Pro-Russian Crimea Propaganda Essay Example

  • Category:
    Sociology
  • Document type:
    Article
  • Level:
    Undergraduate
  • Page:
    1
  • Words:
    628

PRO-RUSSIAN CRIMEA PROPAGANDA 4

Pro-Russian Crimea Propaganda

Pro-Russian Crimea Propaganda

Currently, there has been an increased level of tension between the world super powers. Each country is trying to arm itself in case a war broke out. The international community has been in the forefront in trying to deter countries from interfering with others’ affairs. Nevertheless, majority of these bodies relies on these countries for financial assistance. As a result, they have remained tight-lipped despite the rising tension between Russia and Ukraine. The situation has been worsened by the increasing channels of spreading propaganda (Riabchuk, 2014). For instance, the entry of social media has made it easy for the people to spread information so quickly, an aspect that raises tension between the two countries. This paper will therefore discuss the pro-Russian Crimea Propaganda.

With March 25th election become closer, Russia is using this opportunity to destabilize Ukraine in an effort to suppress any effort by the government to fight back after Russia took over Crimea. The first propaganda was that majority of residents of Crimea wanted to join Russia rather than the western countries. This worked very well with Russia, an aspect that was replicated in the referendum (Walsh, Lister, & Almasy 2014).

The Russian anti-Ukrainian propaganda has developed for the last one decade and has been changed into information war between the two countries. The most well known propaganda was that Crimea borders are artificial and residents of Crimea are free to seek help from the government of Russia (BBC 2014). This encouraged the citizens to officially join Russia because they felt that the Ukrainian government was not doing enough to improve their living conditions. In addition, the Russian government spread the propaganda that Ukrainian institutions are almost dysfunctional and Ukraine as a country is a failed state.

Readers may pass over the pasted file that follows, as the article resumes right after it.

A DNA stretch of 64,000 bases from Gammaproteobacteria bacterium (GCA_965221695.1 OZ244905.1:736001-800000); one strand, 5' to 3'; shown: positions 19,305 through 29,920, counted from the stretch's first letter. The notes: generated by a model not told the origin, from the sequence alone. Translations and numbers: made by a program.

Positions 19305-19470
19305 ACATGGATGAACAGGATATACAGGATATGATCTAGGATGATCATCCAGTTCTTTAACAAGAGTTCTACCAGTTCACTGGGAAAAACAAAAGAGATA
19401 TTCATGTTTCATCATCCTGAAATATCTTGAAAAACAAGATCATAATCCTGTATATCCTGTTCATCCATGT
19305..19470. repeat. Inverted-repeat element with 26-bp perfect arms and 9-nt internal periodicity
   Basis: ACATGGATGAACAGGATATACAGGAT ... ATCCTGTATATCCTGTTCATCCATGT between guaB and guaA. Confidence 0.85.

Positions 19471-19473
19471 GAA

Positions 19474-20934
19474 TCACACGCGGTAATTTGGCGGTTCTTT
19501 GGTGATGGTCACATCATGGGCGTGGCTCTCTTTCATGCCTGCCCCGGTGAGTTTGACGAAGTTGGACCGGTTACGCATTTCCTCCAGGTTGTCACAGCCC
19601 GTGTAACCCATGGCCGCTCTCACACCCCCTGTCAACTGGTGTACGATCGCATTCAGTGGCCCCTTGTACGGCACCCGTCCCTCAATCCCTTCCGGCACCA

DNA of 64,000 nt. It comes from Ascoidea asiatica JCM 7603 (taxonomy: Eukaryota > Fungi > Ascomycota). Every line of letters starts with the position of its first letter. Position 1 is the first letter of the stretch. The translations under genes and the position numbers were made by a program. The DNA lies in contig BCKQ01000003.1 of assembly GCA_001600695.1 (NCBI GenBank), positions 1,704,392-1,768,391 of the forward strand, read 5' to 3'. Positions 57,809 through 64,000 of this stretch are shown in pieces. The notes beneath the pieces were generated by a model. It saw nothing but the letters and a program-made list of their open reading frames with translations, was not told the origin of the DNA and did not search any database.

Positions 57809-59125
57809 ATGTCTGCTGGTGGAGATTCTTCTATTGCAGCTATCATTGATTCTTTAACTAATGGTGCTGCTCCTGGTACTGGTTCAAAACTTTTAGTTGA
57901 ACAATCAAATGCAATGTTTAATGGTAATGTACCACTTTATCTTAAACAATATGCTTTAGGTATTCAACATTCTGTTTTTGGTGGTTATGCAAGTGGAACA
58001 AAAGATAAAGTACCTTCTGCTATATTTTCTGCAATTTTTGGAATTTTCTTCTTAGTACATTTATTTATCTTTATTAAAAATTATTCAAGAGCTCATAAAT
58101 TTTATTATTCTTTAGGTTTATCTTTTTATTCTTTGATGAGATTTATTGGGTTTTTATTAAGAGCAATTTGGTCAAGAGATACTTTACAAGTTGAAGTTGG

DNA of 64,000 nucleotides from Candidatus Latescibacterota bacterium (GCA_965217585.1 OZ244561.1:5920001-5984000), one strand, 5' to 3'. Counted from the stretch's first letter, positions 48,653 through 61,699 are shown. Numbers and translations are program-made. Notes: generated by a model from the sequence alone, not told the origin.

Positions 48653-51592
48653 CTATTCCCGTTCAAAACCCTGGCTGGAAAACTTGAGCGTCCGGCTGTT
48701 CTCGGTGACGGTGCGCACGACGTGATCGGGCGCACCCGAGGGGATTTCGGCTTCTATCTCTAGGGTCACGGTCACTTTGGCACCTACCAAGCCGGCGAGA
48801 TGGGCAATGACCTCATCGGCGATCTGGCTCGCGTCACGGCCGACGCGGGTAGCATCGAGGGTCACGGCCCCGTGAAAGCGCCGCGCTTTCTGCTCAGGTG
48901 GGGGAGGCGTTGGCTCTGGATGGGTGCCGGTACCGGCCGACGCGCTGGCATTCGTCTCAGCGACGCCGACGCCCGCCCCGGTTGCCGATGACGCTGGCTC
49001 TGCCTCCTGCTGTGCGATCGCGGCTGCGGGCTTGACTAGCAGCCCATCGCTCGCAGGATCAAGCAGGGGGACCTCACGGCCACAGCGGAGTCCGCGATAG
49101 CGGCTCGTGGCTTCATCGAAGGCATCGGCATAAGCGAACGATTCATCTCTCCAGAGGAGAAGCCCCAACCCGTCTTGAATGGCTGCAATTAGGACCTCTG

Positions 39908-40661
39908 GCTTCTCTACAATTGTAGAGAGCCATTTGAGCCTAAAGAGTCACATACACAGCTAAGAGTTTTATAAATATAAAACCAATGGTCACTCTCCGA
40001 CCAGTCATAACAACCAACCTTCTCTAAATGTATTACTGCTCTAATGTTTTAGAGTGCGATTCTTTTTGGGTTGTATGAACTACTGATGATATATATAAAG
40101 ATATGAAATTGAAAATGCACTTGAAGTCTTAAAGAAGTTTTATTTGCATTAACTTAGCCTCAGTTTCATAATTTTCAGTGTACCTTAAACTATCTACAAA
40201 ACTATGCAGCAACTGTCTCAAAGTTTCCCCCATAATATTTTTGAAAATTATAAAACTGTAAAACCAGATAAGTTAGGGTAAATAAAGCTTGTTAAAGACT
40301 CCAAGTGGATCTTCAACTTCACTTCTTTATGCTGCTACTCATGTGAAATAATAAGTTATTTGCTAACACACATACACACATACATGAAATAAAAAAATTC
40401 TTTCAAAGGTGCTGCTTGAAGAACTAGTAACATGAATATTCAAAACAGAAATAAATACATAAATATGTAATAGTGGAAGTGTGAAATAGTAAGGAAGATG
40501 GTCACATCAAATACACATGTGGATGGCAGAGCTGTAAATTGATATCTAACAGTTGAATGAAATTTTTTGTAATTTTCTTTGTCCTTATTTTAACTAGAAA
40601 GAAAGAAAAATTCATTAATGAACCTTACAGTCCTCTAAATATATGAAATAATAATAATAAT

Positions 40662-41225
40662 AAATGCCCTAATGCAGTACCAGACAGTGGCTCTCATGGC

Although the media has been in the forefront in trying to bring to the limelight different injustices being committed by the leaders, some of these channels have been used to spread some propaganda which has ended up destabilizing the governments (Coynash 2014). For instance, the international media has been criticized for taking sides in Russia-Crimea issues an aspect that has given the Russian president Putin more powers to go ahead with his expansionist program. In an example, the articles by Aljazeera have been criticized for giving praise to the Russian presidents. The role of the media is to inform the members of the public without being biased (Hewitt 2014). Nevertheless, lack of efficient regulations have seen some media being manipulated by the political leaders for their own self interests.

In conclusion, the current issues in Crimea need international attention. The world bodies such as United Nations need to intervene in order to prevent the eruption of war between Russia and Ukraine. Currently, countries have started taking sides in this conflict. With the increasing concern of the production of nuclear weapons, the world might be sitting on a live bomb which might explode and cause World War Three. As a result, all stakeholders in the conflict must wake up and condemn the activities going on in these countries. In addition, media should take their role of ethical reporting in order to avoid causing any division between both sides.

References

BBC (2014). BBC News — Ukraine crisis: US warns Russia not to annex Crimea. Retrieved May 6, 2014, from http://www.bbc.com/news/world-europe-26501716

Coynash, H. (2014). East Ukraine crisis and the ‘fascist’ matrix — Opinion — Al Jazeera English. Retrieved May 6, 2014, from http://www.aljazeera.com/indepth/opinion/2014/04/east-ukraine-crisis-fascist-ma-2014416145823826439.html

Hewitt, G. (2014). BBC News — Ukraine: Putin signs Crimea annexation. Retrieved May 6, 2014, from http://www.bbc.com/news/world-europe-26686949

Riabchuk, M. (2014). Ukraine: Russian propaganda and three disaster scenarios — Opinion — Al Jazeera English. Retrieved May 6, 2014, from http://www.aljazeera.com/indepth/opinion/2014/04/ukraine-russia-propaganda-thre-201441112542990923.html

Walsh, N. P., Lister, T., & Almasy, S. (2014). U.N. Security Council meets as Ukraine ‘teeters on the brink’ — CNN.com. Retrieved May 6, 2014, from http://edition.cnn.com/2014/04/13/world/europe/ukraine-crisis/